[Commercial Break]

Hogan is in the ring, and RVD is still there. Hogan says that he thinks that everyone in "TNA World" knows why this guy (RVD) is our leader. Hogan's been around the world and seen them all, but he's never seen an athlete and a champion like this. He's the hood ornament, and he's driving TNA straight to the top. When he saw RVD in the ring with Sabu, whom he considers the most dangerous man alive, he knew they had the right guy. When Hogan watched RVD in the main event and Rhino Gore the hell out of someone, and "The Dreamer" do his thing, that gave TNA the shot of adrenaline he needed. With all that being said, Dixie Carter, the #1 beautiful lady in TNA, invited RVD's buddies back tonight, and they watched RVD defend his title, and Hulk would like to invite them out right now. They (mostly) all come out, culminating in Sabu, whom the crowd goes nuts for. Hulk says that when he came to TNA he was looking for that higher ground, and somewhere even Hulk Hogan had never been. Last Sunday they went there. Hogan says he bows to them all, and is happy to give them the ring. Dreamer agrees that they raised the bar, and that tonight The Guns, Beer Money, Abyss and RVD proved that they could top that. He thanks Dixie Carter, then thanks everyone else. He also thanks each and every one of us. Seriously, he loves us guys. The lights go out. Taz and Tenay think that it's Sandman. When they come back up Mick Foley has been laid out. Fourtune, with Matt Morgan, are bearing weapons, and they beat the hell out of everyone. Raven runs down to the ring, but Storm pops him with a beer bottle before we can find out who's side he's on. Sandman slowly meanders in through the crowd, but doesn't effect much of a rescue. Storm uses a broken beer bottle shard to cut the hell out of Guido. EV 2.0 are all busted open. Fourtune undoes hours of goodwill by hitting approximately 94 unprotected chair shots to various people. Ric Flair comes out, and starts razzing Dixie Carter. We cut to the back, where Abyss has taken RVD. RVD is drenched in blood, as is Janice. It's funny how the weapon that Abyss has never successfully used in plain sight was somehow utilized as soon as he was off camera. We fade to black, hyping Reaction.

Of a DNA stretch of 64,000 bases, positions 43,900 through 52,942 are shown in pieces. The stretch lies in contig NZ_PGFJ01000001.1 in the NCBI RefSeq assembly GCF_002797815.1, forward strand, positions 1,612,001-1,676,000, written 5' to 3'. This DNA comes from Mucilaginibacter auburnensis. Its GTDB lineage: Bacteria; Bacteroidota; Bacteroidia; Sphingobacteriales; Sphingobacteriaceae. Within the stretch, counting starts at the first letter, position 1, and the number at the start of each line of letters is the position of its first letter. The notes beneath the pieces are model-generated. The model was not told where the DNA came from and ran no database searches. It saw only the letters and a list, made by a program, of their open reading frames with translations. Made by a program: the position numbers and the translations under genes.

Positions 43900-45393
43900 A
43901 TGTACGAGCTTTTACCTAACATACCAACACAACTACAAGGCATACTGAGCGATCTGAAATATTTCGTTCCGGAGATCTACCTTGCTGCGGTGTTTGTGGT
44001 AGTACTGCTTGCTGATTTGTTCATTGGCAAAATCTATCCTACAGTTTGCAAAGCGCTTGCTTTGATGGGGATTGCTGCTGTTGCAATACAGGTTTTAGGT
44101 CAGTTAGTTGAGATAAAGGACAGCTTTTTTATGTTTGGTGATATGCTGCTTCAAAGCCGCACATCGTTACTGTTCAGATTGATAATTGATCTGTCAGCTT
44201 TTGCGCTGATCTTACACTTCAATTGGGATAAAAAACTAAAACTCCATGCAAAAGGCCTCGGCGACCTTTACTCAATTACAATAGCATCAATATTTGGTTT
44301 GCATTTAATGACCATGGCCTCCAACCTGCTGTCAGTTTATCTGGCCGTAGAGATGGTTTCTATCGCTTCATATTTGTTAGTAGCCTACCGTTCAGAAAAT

Where We're Going: After a night of amazing wrestling and pretty great brawling, let's start a questionable Fourtune takeover by beating up a bunch of retired wrestlers. Oh, and let's do it in a horrible horror-movie style backstage segment. Yay?

Star of the Night: The Motor City Machine Guns. Duh.

Overall: So I'm really grateful to TNA for that last segment, and here's why. A few weeks ago I gave the show a rather generous A on the strength of a heartfelt Dreamer promo. Then this week happened, and we saw Angle and AJ rule, RVD and Abyss put together one hell of a brawl, and The Guns and Beer Money being, like AJ, simply phenomenal. I don't have a lot of critical cred, but I didn't want to lose what little I had by going for another A. I didn't see how I could avoid it though. Then the last segment happened, and wow was it awful. Those who thought RVD vs. Abyss had gratuitous violence probably had fits here. There was unprotected chair shot after unprotected chair shot—take that, future loved ones! But still, stupid brawls are stupid brawls, and it doesn't really ruin a whole show. Then we had the dramatic, ill lit camera shot of RVD drenched in blood, and it was over. It reminded me of what Mick Foley said about the overhead crane shot in his Halftime Heat match—it just took me right out of the show. Really, after missing with Janice on at least 6 occasions, he happens to connect just when we're not looking? Also, once the match is over, doesn't that become attempted murder? It was just D-level garbage, and not worthy of any more comment than that. It does make it damn near impossible to grade this show, which showed TNA at its very best in the tag match and its very worst in the Janice attack. So I just won't do it. The first part deserves an easy, ungenerous A, but the last segment was a spectacular F. Take your pick regarding which is more important.

Daniel is a graduate instructor at The Ohio State University. If anyone remembers what sort of buy-rate last November's PPV had, I'd be curious. The first person to send the answer will get a submissions and other comment can be sent to

[Torch art credit Grant Gould (c)]